You played last season with BM Stal Ostrow Wielkopolski (Poland-EBL) averaging 10.5ppg, 4.9rpg, 1.7apg, Steals-5 (1.5spg), FGP: 49.6%, 3PT: 42.1%, FT: 75.5%. You lost a tough playoff series against Legia losing by a combined point total in 3 games by only 11 points. Is this one of those series that you will always remember?

It was a weird situation. We came into that series on a wining streak, but guys were exhausted and worn out. It was a competitive series, but not one I want to remember having been swept.

You played your first 2 professional seasons with KK Mladost Z Admiral Zemun (Serbia-KLS) putting up great stats. What do you remember being your wake up call to being a rookie overseas where you knew that you were far away from home?

I tore my MCL because I slipped on water. Coach gave the warning but in Serbish. Going through an injury and not knowing the language was very difficult. I was scared to leave the apartment. The whole experience made me stronger and I’m very thankful for it.

How tough was it ending the season with top team Partizan and then having to play your ex team and beat them in the playoffs?

It was super weird. I had to switch jerseys in warm ups to accept the MVP trophy. I broke my hand in the second game and the bones broke in 6 different pieces. It was a gruesome injury. There were a lot of emotions involved.

You played at Western Washington for 3 years. You missed a lot of games in your first 2 seasons but won the GNAC title. In your last season you put up great numbers and played 34 games. How did you benefit most from these 3 years?

I had foot problems there which led to injuries. I played many different positions there. My freshman year I played the 4 and a little of the 5 because we had many injuries. My second year I played mainly the 2-3 positions. In my third year I played the point guard position. I learn to lead a team, was able to play different roles and took on responsibility. Being able to play so many different positions really paid off for me. Versatility is valued so much in Europe. It was also the first time that I played with high level guys.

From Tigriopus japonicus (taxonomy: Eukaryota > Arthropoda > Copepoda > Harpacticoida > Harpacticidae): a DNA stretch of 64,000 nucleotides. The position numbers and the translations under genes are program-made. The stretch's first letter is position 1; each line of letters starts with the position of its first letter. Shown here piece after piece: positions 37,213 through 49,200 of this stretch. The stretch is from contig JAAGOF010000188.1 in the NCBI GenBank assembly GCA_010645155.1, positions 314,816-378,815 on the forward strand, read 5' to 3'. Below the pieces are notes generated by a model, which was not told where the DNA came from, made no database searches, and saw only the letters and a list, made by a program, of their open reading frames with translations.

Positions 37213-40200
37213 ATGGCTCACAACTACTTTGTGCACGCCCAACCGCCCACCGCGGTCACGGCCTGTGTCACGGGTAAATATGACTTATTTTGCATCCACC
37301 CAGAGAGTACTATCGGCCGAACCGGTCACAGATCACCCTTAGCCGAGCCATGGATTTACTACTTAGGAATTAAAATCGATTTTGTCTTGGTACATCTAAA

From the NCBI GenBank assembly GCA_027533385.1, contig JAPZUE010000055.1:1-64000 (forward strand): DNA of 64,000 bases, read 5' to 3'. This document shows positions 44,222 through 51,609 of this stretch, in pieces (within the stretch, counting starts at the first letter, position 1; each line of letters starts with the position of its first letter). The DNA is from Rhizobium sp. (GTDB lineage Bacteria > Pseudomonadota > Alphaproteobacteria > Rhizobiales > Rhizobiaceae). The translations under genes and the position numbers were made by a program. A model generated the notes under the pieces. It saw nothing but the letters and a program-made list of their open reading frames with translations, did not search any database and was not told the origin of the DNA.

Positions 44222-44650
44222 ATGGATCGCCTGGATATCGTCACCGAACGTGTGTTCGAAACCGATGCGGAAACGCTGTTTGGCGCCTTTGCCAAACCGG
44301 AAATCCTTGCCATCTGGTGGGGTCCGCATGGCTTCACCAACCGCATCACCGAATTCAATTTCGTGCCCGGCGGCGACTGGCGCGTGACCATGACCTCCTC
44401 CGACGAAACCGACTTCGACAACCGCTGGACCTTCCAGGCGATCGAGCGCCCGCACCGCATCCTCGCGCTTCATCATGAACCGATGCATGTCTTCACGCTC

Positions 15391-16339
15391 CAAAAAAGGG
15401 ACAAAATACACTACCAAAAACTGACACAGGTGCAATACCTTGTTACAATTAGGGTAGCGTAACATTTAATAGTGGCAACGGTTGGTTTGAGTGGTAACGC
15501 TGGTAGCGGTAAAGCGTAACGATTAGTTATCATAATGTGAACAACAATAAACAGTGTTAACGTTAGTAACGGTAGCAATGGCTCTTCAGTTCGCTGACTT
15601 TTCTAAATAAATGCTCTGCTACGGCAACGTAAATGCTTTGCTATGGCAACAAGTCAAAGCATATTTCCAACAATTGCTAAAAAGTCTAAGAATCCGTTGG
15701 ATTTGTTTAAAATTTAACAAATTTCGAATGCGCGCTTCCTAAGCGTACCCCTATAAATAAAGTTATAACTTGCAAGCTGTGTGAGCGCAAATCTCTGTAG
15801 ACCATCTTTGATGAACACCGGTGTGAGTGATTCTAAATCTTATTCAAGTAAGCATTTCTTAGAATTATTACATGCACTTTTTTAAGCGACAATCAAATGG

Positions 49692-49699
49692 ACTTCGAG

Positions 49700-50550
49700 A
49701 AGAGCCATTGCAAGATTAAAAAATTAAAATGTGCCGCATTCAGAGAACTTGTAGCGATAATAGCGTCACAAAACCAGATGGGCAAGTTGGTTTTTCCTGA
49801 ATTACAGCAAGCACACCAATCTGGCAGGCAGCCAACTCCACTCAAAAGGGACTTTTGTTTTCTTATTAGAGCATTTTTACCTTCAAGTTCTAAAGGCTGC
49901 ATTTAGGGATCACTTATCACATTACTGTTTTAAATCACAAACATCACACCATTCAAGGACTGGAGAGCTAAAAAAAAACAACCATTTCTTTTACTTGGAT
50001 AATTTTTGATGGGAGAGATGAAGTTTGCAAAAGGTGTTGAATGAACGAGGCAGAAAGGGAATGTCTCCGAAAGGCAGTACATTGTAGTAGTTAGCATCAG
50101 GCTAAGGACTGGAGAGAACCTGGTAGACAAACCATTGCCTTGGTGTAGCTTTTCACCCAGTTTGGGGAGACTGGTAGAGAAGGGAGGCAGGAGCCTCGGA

You finished at Grand Canyon (NCAA). What was it like going there coming from the NCAA 2?

I went there with the impression that I would play a big role the way Dewayne Russell did, but it didn’t turn out like that for me. I think I wasn’t ready for division 1 yet as it is a lot different than division 2. I think going there was really important for me because it was a good transition being away from my family. This helped me grow and transition well to overseas.

How did Dan Majerle groom and prepare you best for a professional basketball career?

He taught me how to be mentally tough. He was a ruthless coach. I didn’t handle it well, but he prepared me for Serbia. Dan was like an angel compared to what I saw in Serbia. He helped me to handle intense coaching and still be able to perform at a high level.

Who was the best player that you faced in the NCAA that reached the NBA?

Markelle Fultz and Myles Powell.

Is Lebron James now the GOAT over Michael Jordan because he became the NBA’s all-time leading scorer?

For Sure Lebron. He has been my GOAT for sometime.

Thanks Trey for the chat.